Which Contact Center Technologies For Customer Service Are Being Adopted?

Kate Leggett

The contact center solution ecosystem that customer service organizations use has grown more complex over time, as highlighted in our latest TechRadar™ on these solutions. Customer service executives struggle to enforce consistent processes for their agents to follow so that those agents can deliver optimal customer experiences. The amount of data and information that agents need to use to resolve customer inquiries is exploding. Vendor mergers and acquisitions as sectors consolidate are creating product and support risks.  And new contact center solution delivery models, including managed services, outsourcing, and cloud-based offerings, are presenting new opportunities.

To define the context for making smart contract center strategy and technology decisions for customer service, Forrester partnered with CustomerThink to survey 75 contact center professionals to understand which technologies were being used and who was making purchasing decisions. We found that:

  • A set of core technologies are must-haves for contact centers. Core contact center technologies enable agents to manage voice calls, email and chat requests from customers, log and manage inquiries via case management systems, and manage and optimize agent workforces. These solutions are mature and continue to deliver significant business value. 53% use case management solutions; 58% use workforce management solutions; 48% use quality monitoring; 62% use voice IVR or self-service speech platforms; 44% use email response management systems; and 50% use chat solutions.
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Yes, Gamification Can Help Your Business Internally

TJ Keitt

Happy New Year, everyone. As I customarily do, I'm looking back on 2011 with an eye toward emerging trends that bear watching. In the latter half of last year, I started to receive a lot of questions from content & collaboration professionals and journalists regarding gamification. The fuel for this undoubtedly comes from businesses' burgeoning love affair with gaming dynamics in consumer web marketing efforts (chronicled by Forrester here, here, here, and here). The questions I get, though, are from individuals looking to understand if gamification has business uses outside of enticing consumers to engage more deeply with the company.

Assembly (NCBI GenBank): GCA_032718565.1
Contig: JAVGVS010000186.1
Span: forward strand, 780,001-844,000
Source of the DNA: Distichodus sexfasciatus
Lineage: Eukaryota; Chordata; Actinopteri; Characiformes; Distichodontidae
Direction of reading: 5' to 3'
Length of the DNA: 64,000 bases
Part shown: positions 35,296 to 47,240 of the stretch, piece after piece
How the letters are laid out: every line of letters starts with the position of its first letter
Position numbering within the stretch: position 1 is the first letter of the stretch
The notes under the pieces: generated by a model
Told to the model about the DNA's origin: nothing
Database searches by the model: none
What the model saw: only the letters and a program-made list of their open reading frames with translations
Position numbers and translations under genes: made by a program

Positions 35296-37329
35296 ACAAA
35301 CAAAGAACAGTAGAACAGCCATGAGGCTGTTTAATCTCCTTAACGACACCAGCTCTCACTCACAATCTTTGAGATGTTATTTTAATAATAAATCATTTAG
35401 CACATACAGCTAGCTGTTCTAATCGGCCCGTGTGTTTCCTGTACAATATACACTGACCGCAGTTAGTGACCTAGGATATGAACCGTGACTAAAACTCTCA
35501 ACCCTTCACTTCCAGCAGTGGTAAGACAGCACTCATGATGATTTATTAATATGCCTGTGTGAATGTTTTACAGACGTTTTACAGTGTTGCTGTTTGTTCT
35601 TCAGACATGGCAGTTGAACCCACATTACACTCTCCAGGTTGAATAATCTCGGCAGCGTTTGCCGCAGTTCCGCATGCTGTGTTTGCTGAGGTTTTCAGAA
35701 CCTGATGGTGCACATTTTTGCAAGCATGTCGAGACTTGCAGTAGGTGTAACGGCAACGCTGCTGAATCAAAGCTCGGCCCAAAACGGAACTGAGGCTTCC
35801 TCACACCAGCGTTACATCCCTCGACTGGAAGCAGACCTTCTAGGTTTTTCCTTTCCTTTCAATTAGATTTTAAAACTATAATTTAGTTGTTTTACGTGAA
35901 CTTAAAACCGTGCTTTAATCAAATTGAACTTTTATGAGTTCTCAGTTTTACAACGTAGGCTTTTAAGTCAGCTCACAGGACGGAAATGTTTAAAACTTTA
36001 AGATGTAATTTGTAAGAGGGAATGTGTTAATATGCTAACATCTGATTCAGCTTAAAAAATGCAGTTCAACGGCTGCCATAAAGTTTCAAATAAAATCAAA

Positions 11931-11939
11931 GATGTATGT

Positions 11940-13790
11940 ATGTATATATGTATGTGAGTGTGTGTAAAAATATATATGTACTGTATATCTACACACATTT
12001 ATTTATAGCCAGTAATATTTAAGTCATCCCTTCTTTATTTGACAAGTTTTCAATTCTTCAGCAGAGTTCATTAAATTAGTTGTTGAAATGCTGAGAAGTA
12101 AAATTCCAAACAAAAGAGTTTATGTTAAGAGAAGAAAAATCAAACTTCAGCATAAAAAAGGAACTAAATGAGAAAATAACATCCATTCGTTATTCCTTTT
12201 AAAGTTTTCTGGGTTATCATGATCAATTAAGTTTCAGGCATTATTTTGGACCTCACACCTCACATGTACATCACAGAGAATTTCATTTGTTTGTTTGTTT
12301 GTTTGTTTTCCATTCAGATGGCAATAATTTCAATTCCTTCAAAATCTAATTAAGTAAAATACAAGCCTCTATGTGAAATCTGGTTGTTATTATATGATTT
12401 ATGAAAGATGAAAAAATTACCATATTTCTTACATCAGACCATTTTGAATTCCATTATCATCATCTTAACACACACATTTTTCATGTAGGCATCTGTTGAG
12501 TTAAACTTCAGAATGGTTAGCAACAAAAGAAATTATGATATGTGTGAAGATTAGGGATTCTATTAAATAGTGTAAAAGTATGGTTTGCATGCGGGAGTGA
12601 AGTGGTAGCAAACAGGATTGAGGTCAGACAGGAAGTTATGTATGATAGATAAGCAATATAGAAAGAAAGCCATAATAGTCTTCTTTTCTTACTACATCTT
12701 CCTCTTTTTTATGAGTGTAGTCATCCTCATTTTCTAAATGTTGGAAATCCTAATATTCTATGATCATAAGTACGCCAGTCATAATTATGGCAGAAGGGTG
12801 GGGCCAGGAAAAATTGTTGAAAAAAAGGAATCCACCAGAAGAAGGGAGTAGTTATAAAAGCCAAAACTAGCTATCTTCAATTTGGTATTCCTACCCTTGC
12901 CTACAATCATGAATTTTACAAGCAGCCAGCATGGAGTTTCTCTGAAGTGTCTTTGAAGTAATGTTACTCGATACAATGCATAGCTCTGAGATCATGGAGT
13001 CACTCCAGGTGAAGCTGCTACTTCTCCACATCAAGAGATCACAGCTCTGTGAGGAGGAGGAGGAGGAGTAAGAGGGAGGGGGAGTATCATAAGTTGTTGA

As an analyst who has covered serious gaming (the use of games and gaming dynamics to teach, change attitudes and behaviors, and inspire action) for five years, these inquiries bring a smile to my face. As you may guess, my answer to these interested parties is, "Of course you can use gamification to enhance other processes in your business." My confidence in gamification's utility to internal business processes comes from the fact that, at its core, this is an old idea in business. You might have just said "huh?" Permit me a moment to explain.

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The Top Ten Tech Events Of 2011

Andrew Bartels

New Year’s Eve is the time for looking back at the past year before preparing for the next on New Year’s Day. So, I’m taking the time before the festivities tonight to take stock of 2011 and put down my thoughts on what were the top 10 events in the tech world. This is one person’s opinion, so feel free to voice your own counterpoints.

In reverse order (and with apologies to David Letterman):

10. Microsoft’s acquisition of Skype. I’m still not clear about how Microsoft is going to use Skype, but Skype’s expanding role as a platform for person-to-person videochats may make this one of Microsoft’s better acquisitions.

9. IBM’s Watson wins Jeopardy!, setting stage for creating deep analytical solutions for other business problems. The average person doesn’t understand technology. But many people follow the Jeopardy! game show on TV. By developing an artificial intelligence system that could successfully beat the best human contestants in Jeopardy and giving it the human name of Watson, IBM did a brilliant job of showing its technologies’ potential in a way the average person could understand. More importantly, it has followed up by building new Watson-based solutions for healthcare diagnostics, financial services risk management, and other business situations.

8. Microsoft/Nokia partnership for Nokia to adopt the Microsoft Phone operating system for its smartphones. Both Microsoft and Nokia have struggled in keeping up with Apple and Google in the smartphone market. By combining forces, they gave themselves another chance to become a credible third option in the smartphone market.

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Match Cloud Expectations With Customer Realities In The New Year

Bill Martorelli

Few would dispute that cloud computing has a huge potential for making IT service expenditures more cost-effective and flexible. But as is often the case, what is now possible is not necessarily practical or even desirable from the standpoint of the buying customer in terms of both accommodating longstanding preferences as well as specific contractual terms.

For example, consider these aspects of cloud computing: